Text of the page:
Magazine article Issues in Science and Technology

Troubles in Climate Journalism

Magazine article Issues in Science and Technology

Troubles in Climate Journalism

Article excerpt

Matthew Nisbet's column, "The Trouble With Climate Emergency Journalism" (Issues, Summer 2019), highlights two persistent problems at the heart of public debates on climate change over the past three decades: the relentless pursuit of consensus and message-discipline, combined with a flinching from the difficult political arguments that are required to move on climate policy.

The recent gilet jaunes protests in France against fuel tax increases are instructive of the difficulties of climate politics, and how public support for climate policies can be upended when those policies exacerbate economic inequalities. A recent editorial in the supposedly standard-setting Guardian newspaper belittled fuel tax protests as "support for the destruction of the planet" rather than acknowledging how climate politics needs to engage with the unequal resource consumption that is driving climate change. The declaration of a "climate emergency" reinforces this disavowal of politics, as science-inflected urgency displaces inclusive debate about what transition to a zero-carbon society means for citizens who are more concerned about the end of the month than the end of the world.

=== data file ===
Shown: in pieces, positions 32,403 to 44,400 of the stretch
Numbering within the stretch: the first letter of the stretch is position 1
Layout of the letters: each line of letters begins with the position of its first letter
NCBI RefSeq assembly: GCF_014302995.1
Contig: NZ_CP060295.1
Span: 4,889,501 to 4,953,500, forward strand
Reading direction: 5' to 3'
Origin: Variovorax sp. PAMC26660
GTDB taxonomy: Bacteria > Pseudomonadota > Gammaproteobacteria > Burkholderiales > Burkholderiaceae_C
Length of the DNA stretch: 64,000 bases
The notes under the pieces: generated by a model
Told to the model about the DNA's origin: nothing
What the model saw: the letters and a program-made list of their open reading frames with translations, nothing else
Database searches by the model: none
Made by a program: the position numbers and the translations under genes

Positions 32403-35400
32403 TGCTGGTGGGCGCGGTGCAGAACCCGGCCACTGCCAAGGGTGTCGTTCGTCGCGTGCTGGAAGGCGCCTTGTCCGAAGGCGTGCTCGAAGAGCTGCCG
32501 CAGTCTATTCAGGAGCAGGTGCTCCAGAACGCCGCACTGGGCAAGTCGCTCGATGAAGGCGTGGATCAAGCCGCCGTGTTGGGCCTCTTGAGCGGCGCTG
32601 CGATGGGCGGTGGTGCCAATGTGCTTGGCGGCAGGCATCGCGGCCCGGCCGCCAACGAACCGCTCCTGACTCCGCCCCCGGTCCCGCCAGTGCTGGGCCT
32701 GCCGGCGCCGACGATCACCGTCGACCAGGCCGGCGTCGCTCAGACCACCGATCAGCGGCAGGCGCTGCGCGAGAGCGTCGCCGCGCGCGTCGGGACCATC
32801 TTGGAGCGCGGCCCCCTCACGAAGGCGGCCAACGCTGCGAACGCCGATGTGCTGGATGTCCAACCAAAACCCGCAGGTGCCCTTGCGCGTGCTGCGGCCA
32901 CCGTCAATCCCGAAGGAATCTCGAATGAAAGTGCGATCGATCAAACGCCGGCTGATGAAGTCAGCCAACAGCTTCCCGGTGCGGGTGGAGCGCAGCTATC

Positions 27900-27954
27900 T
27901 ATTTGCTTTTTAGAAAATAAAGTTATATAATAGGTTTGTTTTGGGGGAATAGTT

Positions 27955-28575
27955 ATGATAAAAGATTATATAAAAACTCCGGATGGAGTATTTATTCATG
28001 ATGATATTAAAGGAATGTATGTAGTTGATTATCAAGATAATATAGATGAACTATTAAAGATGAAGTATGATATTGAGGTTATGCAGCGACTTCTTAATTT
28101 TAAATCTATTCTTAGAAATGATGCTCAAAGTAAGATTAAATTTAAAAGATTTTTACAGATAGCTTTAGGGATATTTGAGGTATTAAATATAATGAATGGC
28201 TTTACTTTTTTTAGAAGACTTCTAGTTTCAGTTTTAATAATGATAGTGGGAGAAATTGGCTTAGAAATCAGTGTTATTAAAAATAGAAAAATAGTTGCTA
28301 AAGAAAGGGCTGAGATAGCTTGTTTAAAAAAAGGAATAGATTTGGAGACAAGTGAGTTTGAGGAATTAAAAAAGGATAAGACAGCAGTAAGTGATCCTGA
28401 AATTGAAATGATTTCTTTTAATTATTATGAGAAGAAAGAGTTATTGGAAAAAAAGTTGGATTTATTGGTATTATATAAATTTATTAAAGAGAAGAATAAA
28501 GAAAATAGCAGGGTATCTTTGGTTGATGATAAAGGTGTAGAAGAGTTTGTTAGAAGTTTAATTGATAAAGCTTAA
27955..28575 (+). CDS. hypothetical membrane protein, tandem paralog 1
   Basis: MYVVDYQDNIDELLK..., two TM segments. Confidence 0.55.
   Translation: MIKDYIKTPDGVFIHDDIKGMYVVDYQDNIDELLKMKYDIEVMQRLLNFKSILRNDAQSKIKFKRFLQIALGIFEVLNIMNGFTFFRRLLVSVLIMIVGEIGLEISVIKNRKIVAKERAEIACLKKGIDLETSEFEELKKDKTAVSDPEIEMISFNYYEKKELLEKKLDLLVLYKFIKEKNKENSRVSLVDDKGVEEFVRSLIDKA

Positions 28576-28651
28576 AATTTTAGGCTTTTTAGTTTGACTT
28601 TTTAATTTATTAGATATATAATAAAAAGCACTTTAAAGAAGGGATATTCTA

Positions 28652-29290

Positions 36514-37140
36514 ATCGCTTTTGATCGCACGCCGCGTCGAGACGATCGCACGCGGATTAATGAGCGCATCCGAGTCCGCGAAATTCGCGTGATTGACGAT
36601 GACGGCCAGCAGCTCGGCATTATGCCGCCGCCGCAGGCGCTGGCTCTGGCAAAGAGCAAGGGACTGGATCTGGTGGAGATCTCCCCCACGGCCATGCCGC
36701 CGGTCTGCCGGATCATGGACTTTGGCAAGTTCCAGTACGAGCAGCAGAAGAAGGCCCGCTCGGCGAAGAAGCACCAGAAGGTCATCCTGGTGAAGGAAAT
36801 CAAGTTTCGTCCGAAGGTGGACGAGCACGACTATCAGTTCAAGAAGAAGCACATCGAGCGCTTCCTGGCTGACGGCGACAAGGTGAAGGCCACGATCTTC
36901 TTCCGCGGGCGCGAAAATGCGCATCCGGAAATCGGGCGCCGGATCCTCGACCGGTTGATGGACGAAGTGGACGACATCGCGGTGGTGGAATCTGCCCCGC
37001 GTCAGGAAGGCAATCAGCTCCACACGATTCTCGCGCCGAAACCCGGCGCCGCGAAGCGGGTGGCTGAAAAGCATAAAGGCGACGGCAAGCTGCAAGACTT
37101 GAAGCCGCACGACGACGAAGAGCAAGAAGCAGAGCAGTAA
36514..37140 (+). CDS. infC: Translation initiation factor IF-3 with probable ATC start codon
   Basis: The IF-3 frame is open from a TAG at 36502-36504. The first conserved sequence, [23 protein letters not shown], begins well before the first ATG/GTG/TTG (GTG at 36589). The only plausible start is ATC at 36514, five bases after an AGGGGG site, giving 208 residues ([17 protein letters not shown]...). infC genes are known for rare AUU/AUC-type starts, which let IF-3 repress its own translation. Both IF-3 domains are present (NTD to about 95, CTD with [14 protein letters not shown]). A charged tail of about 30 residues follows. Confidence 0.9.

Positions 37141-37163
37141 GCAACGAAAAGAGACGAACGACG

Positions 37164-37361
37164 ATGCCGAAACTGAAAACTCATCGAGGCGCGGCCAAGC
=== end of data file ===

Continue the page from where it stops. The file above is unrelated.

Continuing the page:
Hand in hand with this aversion to political argument is the promotion of consensus in climate politics that, the Guardian claims, "must ultimately transcend left-right distinctions." Such a view is a logical extension of Nisbet's observation that climate journalists "portray science and scientists as truth's ultimate custodians," but displaces the values-first discussion we need in order to imagine what zero-carbon societies will look like and, crucially, how we can get there. …

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